President Barack Obama’s recent video “It Gets Better” was targeted at breaking the silence and identifying resources to help gay, and lesbian teens deal with bullies. The recent gay and lesbian suicides were directly attributed to feelings of hopelessness and helplessness after being the victims of bullies.
Issues of bullying and violence are also rampant in the schoolyards of both rural and urban areas. Last year, a Federal Task force on bullying met to address the issue which resulted in a website www.bullyinginfo.org
It is estimated the almost one-third of our nation’s schoolchildren between the grades of 6th to 10th were directly involved with bullying either as a perpetrator, victim or victim-perpetrator. Dr. Bruce Perry, an expert in empathy (the capacity to care for others) and author of Born For Love, talks about emotional safety within schools is crucial for learning and attendance. One of the biggest reasons that kids play sick at school is to avoid being bullied.
Bullying has been associated with other forms of youth violence, substance use, emotional disturbances and the development of physical health problems. The role of the family and the dynamics of family relationships are also key. Families that are violent, have low or inconsistent parenting practices with low parental warmth or cohesion can led to the creation of bullies.
A study in the Journal of Adolescent Health (September 2007) suggested that black adolescent students are less likely to be a victim of bullies than white or Hispanic students. The likelihood of being a bully appears to be related more closely to peer relationship and family communications for white, black and Hispanic adolescents than race alone.
Living a healthy lifestyle including a maintaining healthy choices, nutrition and regular exercise are thought to be early practices beginning in childhood can lead to less bullying.
The capacity of empathy, the feeling of “that person is just like me or similar to me” can help prevent bullying. Being able to feel the pain of others and read emotion on their faces can improve interpersonal connections. Instead of excluding, beating down or simply terrorizing others because of differences in ethnicity or sexual preference, the possibility of reaching out, saying, “I understand” or “Can I help you?” could be a powerful antidote to bullying.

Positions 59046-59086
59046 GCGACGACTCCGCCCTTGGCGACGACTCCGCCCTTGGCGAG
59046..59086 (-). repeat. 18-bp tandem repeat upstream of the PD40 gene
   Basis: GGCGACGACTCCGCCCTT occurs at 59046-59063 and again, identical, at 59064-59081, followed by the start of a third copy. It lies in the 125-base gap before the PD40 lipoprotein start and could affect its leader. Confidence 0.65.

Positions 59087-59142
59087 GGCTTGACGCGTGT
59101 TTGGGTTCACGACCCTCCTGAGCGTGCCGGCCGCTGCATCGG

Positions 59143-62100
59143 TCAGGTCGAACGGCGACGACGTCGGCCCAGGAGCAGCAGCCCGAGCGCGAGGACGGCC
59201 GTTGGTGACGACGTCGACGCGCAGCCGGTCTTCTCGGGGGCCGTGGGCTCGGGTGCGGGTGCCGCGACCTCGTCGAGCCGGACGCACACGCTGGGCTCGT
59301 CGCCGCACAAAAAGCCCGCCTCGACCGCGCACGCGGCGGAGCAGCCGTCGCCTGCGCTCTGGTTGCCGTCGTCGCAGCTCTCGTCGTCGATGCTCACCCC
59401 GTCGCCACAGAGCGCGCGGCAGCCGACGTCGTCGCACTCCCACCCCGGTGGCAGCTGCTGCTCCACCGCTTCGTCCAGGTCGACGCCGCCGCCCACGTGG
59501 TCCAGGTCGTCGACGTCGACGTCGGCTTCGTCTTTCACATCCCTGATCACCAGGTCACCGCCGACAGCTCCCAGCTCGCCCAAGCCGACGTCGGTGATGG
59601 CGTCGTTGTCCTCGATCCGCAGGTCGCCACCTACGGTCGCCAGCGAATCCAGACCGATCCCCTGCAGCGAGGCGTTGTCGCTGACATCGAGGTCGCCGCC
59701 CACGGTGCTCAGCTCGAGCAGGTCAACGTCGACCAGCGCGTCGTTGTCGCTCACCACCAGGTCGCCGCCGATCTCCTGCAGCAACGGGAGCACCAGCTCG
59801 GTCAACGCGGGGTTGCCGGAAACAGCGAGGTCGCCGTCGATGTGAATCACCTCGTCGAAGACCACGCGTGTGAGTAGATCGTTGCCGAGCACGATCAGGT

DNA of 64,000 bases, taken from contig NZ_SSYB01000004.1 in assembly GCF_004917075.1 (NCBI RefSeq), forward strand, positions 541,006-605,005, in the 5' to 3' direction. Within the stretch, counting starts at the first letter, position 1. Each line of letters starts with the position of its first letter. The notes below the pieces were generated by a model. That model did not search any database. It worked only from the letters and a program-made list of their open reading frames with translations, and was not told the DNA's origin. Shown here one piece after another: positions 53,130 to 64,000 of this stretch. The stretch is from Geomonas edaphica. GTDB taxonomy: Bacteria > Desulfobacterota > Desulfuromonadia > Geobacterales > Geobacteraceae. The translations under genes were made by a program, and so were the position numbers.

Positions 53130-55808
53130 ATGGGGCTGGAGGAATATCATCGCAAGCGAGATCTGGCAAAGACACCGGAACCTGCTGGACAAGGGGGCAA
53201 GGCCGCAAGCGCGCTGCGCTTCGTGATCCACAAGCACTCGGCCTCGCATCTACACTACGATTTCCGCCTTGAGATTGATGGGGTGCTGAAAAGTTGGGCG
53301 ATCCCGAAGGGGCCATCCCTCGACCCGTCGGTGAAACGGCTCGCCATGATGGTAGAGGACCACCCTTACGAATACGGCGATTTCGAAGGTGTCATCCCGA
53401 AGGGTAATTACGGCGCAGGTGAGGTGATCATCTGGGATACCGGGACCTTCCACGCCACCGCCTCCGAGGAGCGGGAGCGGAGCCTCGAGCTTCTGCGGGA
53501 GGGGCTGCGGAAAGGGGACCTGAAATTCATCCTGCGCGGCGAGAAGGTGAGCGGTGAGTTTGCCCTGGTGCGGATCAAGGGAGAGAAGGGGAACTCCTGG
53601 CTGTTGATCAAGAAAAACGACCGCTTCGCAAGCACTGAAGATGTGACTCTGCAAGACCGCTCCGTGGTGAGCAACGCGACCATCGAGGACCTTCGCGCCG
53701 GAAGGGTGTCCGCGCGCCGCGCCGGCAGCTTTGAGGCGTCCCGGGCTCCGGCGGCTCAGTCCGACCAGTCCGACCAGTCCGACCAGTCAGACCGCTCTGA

Research has suggested that there is also a connection between empathy and race. Joan Chaio, a assistant professor at Northwestern University stated that “African-Americans showed greater empathic response to other African-Americans in emotional pain” and adds that “our ability to identify with another person dramatically changes how much we can feel the pain of another and how much we’re willing to help them.”
Perhaps we would have less bullying if folks were able to do what’s right and refuse to take part in bullying. In other words, go from zero (just watching) to hero (taking advantage of an opportunity and intervening). Dr. Phillip Zimbardo of Stanford University has research that shows that blacks are eight times more likely to have engaged in a heroic act in their life than whites.
Whether it’s opportunity or just an everyday act of heroism, we all must get involved to eliminate bullying in our households and communities and ensure that things really do get better.